The inhumane conditions seen in state prisons today eerily mimic many of the same issues seen in state psychiatric institutions prior to the 1970s. These institutions sought to solve the problem off overcrowding by deeming many of them stable enough to leave, even though many of them were not. The patients were placed into group homes instead of hospitals. This caused an influx of people with mental health problems into a society where they could not function. Many of them inevitably ended up committing crimes, pushing them into the
The shutdown of state mental hospitals and lack of available financial and institutional resources force mentally ill people to the United States Judicial System for mental health. Every year thousands of people are arrested for various crimes and they are sent to jail. Sixteen percent of these people have some type of mental health problem (Public Broadcasting System , 2001). When we consider that the United States has the largest incarcerated population in the world at 2.2 million, this number is staggering (Anasseril E. Daniel, 2007). This is about 1% of the entire population of the United States. There are many reasons as to why the situation has taken such a bad turn and when the history of the treatment of mental illness is examined one can see how the situation developed into the inhumane disaster it is today.
Prisons are home to 33,000 mentally ill patients in California, alone. Filling 30 percent of California’s overall prison population, the prisons are becoming unconstitutionally crowded (Source C). In a Federal District Court ruling in Sacramento, “Judge Lawrence Karlton noted that the treatment of the seriously mentally ill continues to violate prohibitions against cruel and unusual punishment” (Source C). Poor staffing is not fully to blame for inadequate care, insufficient treatment space, and suicide rates. When President Kennedy began the community mental health centers movement, he deprived the mentally ill of shelter which forced patients to live in the streets (Source A).
Law enforcement officers are authorized by federal, state, and local lawmakers to arrest and confine persons suspected of crimes. The judicial system is authorized to confine persons convicted of crimes. This confinement, whether before or after a criminal conviction, is called incarceration.
One of the most controversial issues regarding the mentally ill and the prison system is the medical treatment received. According to the film, “16% of the prison population in the state of Ohio, which reflects a national average, are persons who have been diagnosed with mental illness.” Prisons began as an institution designed to rehabilitate, however, a vast majority of prisons throughout the country do not provide adequate medical care for their mentally ill inmates. However, the prisons that do possess adequate health care are most likely the first instance in which the inmates with mental illness have received any sort of treatment in their entire life. People with chronic mental illness need constant supervision which they cannot get outside of prison. Although inmates does not receive the most extensive treatment, the treatment they do receive is well beyond the treatment they would have received had they stayed out of the criminal justice system.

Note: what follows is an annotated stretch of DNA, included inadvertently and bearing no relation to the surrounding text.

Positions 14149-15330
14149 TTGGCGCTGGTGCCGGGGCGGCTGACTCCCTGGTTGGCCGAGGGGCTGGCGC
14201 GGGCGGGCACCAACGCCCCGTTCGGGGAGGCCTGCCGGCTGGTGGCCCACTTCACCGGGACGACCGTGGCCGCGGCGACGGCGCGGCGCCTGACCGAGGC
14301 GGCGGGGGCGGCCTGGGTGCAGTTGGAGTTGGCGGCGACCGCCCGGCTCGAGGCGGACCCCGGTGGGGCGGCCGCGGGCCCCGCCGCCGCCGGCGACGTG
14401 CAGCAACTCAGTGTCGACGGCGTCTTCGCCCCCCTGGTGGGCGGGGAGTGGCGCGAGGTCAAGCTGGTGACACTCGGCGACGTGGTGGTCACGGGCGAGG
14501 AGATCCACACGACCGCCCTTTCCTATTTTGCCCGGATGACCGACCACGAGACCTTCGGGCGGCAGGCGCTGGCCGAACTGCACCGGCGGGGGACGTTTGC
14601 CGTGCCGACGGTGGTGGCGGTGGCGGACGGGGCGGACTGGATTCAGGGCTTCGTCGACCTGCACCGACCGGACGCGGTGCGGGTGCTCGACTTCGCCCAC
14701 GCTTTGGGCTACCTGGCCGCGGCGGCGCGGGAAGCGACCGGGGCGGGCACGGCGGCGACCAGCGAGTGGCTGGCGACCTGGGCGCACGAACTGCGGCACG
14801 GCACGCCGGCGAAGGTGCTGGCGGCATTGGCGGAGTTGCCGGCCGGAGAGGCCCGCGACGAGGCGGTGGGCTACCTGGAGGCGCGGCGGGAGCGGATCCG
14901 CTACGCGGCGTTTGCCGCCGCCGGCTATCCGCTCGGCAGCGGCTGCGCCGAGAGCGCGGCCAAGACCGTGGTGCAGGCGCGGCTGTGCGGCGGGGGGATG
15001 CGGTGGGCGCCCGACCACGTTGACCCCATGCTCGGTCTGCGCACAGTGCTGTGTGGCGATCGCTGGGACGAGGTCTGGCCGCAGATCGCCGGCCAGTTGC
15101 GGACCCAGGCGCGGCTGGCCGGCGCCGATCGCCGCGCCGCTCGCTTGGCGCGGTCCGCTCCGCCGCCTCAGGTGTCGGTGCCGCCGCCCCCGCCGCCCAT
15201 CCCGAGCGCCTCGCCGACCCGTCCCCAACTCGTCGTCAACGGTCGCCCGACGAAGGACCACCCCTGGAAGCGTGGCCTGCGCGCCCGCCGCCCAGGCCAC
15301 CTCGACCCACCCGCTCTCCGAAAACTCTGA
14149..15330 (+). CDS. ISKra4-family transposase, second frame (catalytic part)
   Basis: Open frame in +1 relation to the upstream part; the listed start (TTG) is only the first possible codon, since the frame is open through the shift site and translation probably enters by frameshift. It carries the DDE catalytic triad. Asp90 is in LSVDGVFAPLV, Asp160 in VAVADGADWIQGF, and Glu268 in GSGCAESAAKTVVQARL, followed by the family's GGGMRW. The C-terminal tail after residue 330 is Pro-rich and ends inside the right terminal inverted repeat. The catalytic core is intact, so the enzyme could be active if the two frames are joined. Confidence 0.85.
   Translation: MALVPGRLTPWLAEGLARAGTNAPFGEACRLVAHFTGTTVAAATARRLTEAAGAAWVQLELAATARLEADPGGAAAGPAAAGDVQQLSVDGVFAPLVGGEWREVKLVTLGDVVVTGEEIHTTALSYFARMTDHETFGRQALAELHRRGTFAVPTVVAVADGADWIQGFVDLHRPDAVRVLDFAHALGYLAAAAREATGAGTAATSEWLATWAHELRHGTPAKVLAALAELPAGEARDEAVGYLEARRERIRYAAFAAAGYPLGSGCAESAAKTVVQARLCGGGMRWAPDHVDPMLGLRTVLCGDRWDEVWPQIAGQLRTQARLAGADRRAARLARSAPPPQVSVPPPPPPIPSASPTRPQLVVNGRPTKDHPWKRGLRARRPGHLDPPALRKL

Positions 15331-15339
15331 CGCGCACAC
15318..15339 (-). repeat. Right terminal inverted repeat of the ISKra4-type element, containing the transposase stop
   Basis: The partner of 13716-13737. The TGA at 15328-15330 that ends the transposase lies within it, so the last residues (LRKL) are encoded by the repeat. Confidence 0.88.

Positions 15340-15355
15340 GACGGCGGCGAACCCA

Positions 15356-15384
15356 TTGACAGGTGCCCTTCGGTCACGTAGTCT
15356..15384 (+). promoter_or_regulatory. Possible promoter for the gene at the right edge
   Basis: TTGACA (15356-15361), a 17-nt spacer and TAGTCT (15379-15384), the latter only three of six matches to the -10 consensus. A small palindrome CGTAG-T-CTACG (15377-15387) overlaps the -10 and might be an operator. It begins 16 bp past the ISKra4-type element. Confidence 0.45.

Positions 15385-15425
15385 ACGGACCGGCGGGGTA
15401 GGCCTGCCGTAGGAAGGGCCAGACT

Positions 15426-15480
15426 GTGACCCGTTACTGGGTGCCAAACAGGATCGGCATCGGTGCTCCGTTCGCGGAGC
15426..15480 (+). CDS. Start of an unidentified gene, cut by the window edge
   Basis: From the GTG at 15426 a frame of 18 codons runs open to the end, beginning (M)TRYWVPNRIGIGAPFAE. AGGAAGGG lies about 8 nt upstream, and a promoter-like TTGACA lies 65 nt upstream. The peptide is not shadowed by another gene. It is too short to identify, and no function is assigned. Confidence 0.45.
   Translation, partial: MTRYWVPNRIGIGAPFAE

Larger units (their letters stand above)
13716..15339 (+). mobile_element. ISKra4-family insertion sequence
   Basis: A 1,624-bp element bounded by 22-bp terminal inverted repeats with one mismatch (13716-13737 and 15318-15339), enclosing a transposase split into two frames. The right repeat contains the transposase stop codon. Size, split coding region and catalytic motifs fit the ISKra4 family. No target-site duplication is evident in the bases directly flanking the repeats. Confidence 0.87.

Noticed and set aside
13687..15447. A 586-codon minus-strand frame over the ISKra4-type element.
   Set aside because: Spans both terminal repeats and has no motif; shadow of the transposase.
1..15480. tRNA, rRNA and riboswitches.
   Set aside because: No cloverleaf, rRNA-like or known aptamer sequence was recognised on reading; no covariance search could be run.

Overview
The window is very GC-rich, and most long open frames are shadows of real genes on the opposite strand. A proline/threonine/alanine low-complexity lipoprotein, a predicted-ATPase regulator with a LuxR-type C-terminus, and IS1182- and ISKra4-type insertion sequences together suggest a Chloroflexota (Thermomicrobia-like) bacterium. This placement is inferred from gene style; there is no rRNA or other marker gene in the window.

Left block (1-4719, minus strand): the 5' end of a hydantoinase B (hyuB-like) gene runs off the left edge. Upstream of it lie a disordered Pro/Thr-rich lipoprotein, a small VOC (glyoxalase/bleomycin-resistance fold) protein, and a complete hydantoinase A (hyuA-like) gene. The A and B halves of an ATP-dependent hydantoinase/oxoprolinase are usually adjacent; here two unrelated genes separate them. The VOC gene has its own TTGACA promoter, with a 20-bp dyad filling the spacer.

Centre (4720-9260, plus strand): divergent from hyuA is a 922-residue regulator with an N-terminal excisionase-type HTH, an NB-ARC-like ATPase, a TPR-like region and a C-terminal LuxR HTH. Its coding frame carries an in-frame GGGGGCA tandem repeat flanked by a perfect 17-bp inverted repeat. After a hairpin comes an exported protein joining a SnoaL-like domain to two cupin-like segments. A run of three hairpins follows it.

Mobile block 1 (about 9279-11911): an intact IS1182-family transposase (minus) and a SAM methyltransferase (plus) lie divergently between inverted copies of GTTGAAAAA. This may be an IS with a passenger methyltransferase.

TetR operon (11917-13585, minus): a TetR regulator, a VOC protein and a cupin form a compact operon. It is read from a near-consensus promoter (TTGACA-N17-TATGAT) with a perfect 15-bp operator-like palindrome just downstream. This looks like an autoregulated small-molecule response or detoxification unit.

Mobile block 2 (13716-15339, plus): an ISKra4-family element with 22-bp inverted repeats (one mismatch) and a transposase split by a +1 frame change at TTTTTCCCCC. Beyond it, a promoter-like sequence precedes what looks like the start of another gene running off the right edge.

California’s prison system is facing a number of infrastructure changes as a result of a judicial decision that came down from the United States Supreme Court, Governor of California et al v. Plata et al. California’s prison system was deemed inadequate and dangerous due to severe overcrowding which led to “needless suffering and death” (Rogan, 2012, 262). The court ruled that the State must reduce the number of inmates in California’s thirty-three state prisons. This ruling came about after two class-action lawsuits were filed, Coleman v. Wilson in 1990 and Plata v. Davis in 2001 (Rogan, 2012, 261). These lawsuits were filed by inmates that claimed they received poor medical and mental health care within the State’s prison health care system (Vicini, 2011,1). The evidence presented in these cases showed several shortcomings in California 's prison health care system (Rogan, 2012, 264).
“In a 2006 Special Report, the Bureau of Justice Statistics (BJS) estimated that 705,600 mentally ill adults were incarcerated in state prisons, 78,800 in federal prisons and 479,900 in local jails. Growing numbers of mentally ill offenders have strained correctional systems” (NIC, n.d.). Often times it is wondered why mentally ill offenders are imprisonment time are lengthier than other offenders? Could it be that it may be hard to comprehend and abide by prison and jail rules, or are there not enough facilities to aide their need? Moreover, pretrial offenders with severe mental illness encounter longer imprisonment time than other prisoners in many states, and they would require a mental evaluation assessment to stand trial. “The prevalence of mental illness among offender populations indicates a substantial need for mental health treatment. Today, the largest US jails and prisons hold more people with mental illnesses and co-occurring substance use disorders than many inpatient psychiatric facilities” (Kim, Becker-Cohen & Serakos, 2015).